The Tell-Tale Heart by Edgar Allan Poe

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In Edgar Allan Poe's horrific short story "The Tell-Tale Heart, what impact does the repetition of the word "stealthily" have?

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In Edgar Allan Poe's horrific short story "The Tell-Tale Heart," the author uses his language in a precise and careful way in order to create a frightening tale made up of the ramblings of a homicidal maniac.

This is largely a study in human terror experienced on two levels...First, there is the narrator, the maniac, driven by his compulsive hatred of the “evil eye” to kill a man he says he loved. [...] The other level of terror is that experienced by the old man. His terror is made all the more realistic because it is related from the perspective of his tormentor, the mad narrator, who takes sadistic delight in knowing that the old man is quaking in his bed.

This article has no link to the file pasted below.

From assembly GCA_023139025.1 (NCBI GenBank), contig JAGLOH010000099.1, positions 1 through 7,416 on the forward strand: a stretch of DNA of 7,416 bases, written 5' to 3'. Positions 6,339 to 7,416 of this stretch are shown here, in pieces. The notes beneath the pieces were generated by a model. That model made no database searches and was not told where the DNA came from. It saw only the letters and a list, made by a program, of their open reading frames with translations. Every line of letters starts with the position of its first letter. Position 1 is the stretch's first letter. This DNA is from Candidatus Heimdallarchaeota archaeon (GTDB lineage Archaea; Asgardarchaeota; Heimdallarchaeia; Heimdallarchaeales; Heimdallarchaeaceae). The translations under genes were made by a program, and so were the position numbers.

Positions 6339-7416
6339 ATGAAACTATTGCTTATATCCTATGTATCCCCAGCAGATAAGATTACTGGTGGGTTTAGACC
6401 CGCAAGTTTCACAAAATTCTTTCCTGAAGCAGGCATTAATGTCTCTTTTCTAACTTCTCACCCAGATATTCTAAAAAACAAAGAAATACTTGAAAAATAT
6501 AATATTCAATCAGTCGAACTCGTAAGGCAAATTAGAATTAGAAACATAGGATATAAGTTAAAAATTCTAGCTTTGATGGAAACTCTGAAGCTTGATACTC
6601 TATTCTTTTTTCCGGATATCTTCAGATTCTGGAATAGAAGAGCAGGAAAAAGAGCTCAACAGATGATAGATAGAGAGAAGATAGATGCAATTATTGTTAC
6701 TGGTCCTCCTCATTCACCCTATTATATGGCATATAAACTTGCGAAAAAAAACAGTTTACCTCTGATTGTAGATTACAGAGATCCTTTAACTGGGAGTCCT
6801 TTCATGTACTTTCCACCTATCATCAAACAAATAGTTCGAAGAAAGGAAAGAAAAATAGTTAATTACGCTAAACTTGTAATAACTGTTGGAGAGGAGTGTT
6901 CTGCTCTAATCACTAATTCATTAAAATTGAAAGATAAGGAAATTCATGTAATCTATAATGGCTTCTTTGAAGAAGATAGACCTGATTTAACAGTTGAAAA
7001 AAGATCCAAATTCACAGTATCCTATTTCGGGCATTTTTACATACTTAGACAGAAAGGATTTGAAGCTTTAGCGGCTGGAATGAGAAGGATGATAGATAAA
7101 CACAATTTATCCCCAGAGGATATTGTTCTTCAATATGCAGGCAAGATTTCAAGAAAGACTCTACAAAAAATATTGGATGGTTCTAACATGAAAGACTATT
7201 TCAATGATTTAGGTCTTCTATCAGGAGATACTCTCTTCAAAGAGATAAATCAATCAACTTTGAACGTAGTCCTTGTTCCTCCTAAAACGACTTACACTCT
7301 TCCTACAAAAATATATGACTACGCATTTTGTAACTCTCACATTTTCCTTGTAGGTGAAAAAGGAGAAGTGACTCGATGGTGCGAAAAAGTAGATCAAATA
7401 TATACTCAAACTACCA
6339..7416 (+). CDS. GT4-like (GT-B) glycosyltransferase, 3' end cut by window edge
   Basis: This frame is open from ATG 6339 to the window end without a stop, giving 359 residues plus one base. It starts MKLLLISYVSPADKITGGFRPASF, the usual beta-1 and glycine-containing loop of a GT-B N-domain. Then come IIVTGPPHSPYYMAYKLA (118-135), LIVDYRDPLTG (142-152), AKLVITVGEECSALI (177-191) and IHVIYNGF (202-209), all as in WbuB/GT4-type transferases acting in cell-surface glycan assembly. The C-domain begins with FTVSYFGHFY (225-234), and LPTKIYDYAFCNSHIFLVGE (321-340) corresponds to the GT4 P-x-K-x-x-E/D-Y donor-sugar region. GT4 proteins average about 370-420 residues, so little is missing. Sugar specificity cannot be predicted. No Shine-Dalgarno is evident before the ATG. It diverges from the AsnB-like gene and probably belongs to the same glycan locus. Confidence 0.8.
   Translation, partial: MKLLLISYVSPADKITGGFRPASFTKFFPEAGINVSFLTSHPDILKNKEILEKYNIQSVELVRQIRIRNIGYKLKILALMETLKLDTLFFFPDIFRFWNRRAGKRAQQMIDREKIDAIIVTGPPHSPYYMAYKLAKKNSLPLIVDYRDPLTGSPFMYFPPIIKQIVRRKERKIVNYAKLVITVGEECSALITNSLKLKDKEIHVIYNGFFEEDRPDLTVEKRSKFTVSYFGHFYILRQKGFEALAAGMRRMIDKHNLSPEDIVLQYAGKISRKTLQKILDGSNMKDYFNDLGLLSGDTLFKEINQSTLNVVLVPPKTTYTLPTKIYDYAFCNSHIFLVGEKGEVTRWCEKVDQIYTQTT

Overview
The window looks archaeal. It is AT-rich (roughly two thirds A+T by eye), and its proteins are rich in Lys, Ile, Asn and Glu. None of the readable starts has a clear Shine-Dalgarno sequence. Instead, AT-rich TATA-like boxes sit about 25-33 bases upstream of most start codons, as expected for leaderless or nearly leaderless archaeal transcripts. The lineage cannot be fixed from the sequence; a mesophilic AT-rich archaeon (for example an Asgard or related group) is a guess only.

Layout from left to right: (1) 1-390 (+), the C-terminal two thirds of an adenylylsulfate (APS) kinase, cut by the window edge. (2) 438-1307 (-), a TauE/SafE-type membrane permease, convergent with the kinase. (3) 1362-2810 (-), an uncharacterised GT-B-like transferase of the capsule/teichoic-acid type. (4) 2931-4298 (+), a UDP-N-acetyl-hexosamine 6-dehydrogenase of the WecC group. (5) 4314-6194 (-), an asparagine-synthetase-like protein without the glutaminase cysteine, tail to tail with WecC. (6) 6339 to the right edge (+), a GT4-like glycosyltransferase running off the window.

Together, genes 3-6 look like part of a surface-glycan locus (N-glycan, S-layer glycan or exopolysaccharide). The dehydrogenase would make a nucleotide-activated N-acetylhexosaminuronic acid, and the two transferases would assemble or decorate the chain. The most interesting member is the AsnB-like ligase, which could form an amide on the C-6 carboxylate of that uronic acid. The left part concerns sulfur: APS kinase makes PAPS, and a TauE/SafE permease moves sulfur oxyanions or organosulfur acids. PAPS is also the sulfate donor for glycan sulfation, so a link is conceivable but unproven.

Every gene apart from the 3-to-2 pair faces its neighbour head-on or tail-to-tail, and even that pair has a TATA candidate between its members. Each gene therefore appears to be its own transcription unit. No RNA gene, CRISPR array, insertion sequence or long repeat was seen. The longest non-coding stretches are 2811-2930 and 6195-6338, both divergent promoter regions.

The narrator, clearly insane (obvious from the first line of the story) tells his tale of madness—he believes that because of the old man's eye, the narrator must kill him.

Poe, the writer, stressed the importance of methodic structure in creating a story that would bring about the author's desired effect:

Above all else,...

(The entire section contains 686 words.)

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